In the 19th century, an awareness began to dawn that accumulated carbon dioxide in the Earth’s atmosphere could create a “greenhouse effect” and increase the temperature of the planet. A perceptible process in that direction had already begun — a side-effect of the industrial age and its production of carbon dioxide and other such "greenhouse gases."
By the middle of the 20th century, it was becoming clear that human action had significantly increased the production of these gases, and the process of “global warming” was accelerating. Today, nearly all scientists agree that we must stop and reverse this process now — or face a devastating cascade of natural disasters that will change life on earth as we know it.
UN Climate Change Conference in Doha, 2012, agrees to a new commitment period for the Kyoto protocol
In December 2012, a UN climate conference in Doha, agreed to a new commitment period for the Kyoto protocol, a treaty that limits the greenhouse gas output of some developed countries, and affirmed a previous decision to adopt a new global climate pact by 2015.
Much of the evidence already seems apparent to the layman as well. Most of the hottest years on record have occurred during the past two decades. In Europe, the heat wave in the summer of 2003 resulted in over 30,000 deaths. In India, temperatures reached 48.1 degrees Centigrade — nearly 119 degrees Fahrenheit.
Two years later, the ferocity of Hurricane Katrina in the United States was attributed in large part to the elevated water temperatures in the Gulf of Mexico. And in one of many terrain changing developments, 160 square miles of territory broke away from the Antarctic coast in 2008 — its bindings to Antarctica having literally melted away.
The UN family is in the forefront of the effort to save our planet. In 1992, its “Earth Summit” produced the United Nations Framework Convention on Climate Change (UNFCCC) as a first step in tackling the problem. In 1998, the World Meteorological Organization (WMO) and the United Nations Environment Programme (UNEP) set up the Intergovernmental Panel on Climate Change (IPCC) to provide an objective source of scientific information. And the Convention’s 1997 Kyoto Protocol, which set emission reduction targets for industrialized countries, has already helped stabilize and in some cases reduce emissions in several countries.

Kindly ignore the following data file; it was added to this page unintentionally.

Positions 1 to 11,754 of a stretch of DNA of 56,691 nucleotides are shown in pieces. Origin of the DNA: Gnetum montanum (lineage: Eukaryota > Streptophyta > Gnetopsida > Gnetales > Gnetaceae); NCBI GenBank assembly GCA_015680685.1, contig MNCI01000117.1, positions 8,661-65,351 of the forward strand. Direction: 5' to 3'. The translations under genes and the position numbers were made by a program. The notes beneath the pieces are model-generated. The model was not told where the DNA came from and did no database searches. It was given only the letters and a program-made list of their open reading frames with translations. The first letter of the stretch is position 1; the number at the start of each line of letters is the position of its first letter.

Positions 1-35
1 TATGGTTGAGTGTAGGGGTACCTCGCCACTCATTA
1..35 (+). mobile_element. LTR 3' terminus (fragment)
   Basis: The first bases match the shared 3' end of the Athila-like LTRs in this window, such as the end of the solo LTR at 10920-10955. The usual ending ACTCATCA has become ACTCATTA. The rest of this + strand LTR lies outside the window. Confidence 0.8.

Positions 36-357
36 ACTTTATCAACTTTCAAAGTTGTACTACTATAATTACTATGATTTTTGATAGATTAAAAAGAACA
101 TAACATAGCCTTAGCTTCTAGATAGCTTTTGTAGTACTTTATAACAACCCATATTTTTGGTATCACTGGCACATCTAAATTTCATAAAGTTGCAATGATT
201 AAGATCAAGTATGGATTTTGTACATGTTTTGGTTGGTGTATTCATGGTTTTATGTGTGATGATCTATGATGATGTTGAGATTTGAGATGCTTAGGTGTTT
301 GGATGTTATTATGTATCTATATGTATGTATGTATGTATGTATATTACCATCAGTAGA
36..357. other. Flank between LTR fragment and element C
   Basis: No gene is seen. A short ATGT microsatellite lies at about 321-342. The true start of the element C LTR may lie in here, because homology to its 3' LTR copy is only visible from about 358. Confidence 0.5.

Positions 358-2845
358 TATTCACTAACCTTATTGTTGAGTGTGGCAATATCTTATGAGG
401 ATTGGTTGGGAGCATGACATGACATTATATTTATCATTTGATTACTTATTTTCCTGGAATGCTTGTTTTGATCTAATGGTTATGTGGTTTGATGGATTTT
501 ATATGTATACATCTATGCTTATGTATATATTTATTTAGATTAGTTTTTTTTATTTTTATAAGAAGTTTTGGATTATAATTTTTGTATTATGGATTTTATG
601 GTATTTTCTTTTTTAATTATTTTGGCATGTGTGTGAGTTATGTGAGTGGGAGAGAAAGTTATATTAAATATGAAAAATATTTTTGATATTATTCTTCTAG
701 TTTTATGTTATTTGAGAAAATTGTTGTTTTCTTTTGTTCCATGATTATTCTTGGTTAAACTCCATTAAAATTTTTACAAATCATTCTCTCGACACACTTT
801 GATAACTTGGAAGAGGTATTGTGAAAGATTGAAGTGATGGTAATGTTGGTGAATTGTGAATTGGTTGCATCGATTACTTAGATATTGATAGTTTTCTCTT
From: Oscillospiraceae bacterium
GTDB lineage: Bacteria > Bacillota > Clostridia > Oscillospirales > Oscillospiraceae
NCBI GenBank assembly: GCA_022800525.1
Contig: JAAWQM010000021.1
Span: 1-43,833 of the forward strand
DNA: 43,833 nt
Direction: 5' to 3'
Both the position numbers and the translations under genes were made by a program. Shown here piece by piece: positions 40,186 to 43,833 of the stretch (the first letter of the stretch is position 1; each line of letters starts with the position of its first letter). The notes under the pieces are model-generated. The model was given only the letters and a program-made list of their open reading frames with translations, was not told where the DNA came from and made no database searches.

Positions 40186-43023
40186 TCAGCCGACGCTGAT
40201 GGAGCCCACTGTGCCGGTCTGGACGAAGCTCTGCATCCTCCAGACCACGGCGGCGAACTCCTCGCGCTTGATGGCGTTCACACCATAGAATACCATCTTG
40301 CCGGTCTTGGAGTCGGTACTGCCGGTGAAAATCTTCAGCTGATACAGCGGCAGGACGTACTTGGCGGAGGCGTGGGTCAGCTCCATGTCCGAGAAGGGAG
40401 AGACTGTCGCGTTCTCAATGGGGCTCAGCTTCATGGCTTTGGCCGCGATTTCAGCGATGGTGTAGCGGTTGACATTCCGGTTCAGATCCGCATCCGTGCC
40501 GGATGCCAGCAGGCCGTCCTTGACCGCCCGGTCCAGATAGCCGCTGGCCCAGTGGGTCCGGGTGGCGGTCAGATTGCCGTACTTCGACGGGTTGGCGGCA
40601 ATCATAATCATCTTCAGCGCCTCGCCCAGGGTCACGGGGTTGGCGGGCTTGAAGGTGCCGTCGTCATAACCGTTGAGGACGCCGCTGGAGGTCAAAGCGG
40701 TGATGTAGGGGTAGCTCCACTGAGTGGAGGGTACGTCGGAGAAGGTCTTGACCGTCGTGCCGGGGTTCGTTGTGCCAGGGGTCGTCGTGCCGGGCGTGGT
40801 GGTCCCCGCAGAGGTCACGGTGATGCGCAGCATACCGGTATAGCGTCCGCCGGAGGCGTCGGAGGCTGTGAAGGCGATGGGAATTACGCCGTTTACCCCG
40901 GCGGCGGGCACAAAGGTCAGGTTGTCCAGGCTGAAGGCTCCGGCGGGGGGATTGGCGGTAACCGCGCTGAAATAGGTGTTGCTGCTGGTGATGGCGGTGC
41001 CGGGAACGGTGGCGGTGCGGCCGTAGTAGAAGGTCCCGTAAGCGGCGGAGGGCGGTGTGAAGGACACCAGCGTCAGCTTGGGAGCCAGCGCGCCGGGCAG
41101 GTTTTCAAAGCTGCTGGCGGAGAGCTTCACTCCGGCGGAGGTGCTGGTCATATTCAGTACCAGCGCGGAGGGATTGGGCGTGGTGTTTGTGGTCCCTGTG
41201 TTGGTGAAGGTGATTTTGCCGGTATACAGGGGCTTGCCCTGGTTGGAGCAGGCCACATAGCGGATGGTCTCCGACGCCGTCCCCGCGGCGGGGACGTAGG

"We must limit global temperature rise to 2 degrees. We are far from there, and even that is enough to cause dire consequences. If we continue along the current path, we are close to a 6 degree increase".
"Too many leaders seem content to keep climate change at arm’s length, and in its policy silo. Too few grasp the need to bring the threat to the centre of global security, economic and financial management. It is time to move beyond spending enormous sums addressing the damage, and to make the investments that will repay themselves many times over".
UN Secretary-General Ban Ki-moon
Remarks at the Council on Foreign Relations (February 2013)
The UN has consistently taken the lead in taking on climate change. In 2007, the Nobel Peace Prize was awarded jointly to former United States Vice-President Al Gore and the IPCC "for their efforts to build up and disseminate greater knowledge about man-made climate change, and to lay the foundations for the measures that are needed to counteract such change".
The Kyoto Protocol set standards for certain industrialized countries. Those targets expired in 2012. In the meanwhile, greenhouse gas emissions from both developed and developing countries have been increasing rapidly.
The Copenhagen Accord was agreed to by Heads of State, Heads of Government, Ministers and other heads of delegation at the UN Climate Change Conference in Copenhagen in December 2009.
In December 2010, climate change talks in Cancún concluded with a package of decisions to help countries advance towards a low-emissions future. Dubbed the “Cancún Agreements,” the decisions include formalizing mitigation pledges and ensuring increased accountability for them, as well as taking concrete action to protect the world's forests.
In 2011 the world population reached 7 billion. It is expected to grow to 9 billion by 2043, placing high demands on the Earth’s resources.
There is alarming evidence that important tipping points, leading to irreversible changes in major ecosystems and the planetary climate system, may already have been reached or passed. Ecosystems as diverse as the Amazon rainforest and the Arctic tundra, may be approaching thresholds of dramatic change through warming and drying. Mountain glaciers are in alarming retreat and the downstream effects of reduced water supply in the driest months will have repercussions that transcend generations.
In 2011 the UN Climate Change Conference in Durban, South Africa produced the Durban Platform . In Durban, governments decided to adopt a universal legal agreement on climate change as soon as possible, but not later than 2015.
In December 2012, after two weeks of negotiations at Doha conference, nations moved forward on climate change and extended the Kyoto Protocol. The renewal will keep existing climate targets until a new international agreement comes into effect in 2020, pending a new pact to be decided on by 2015.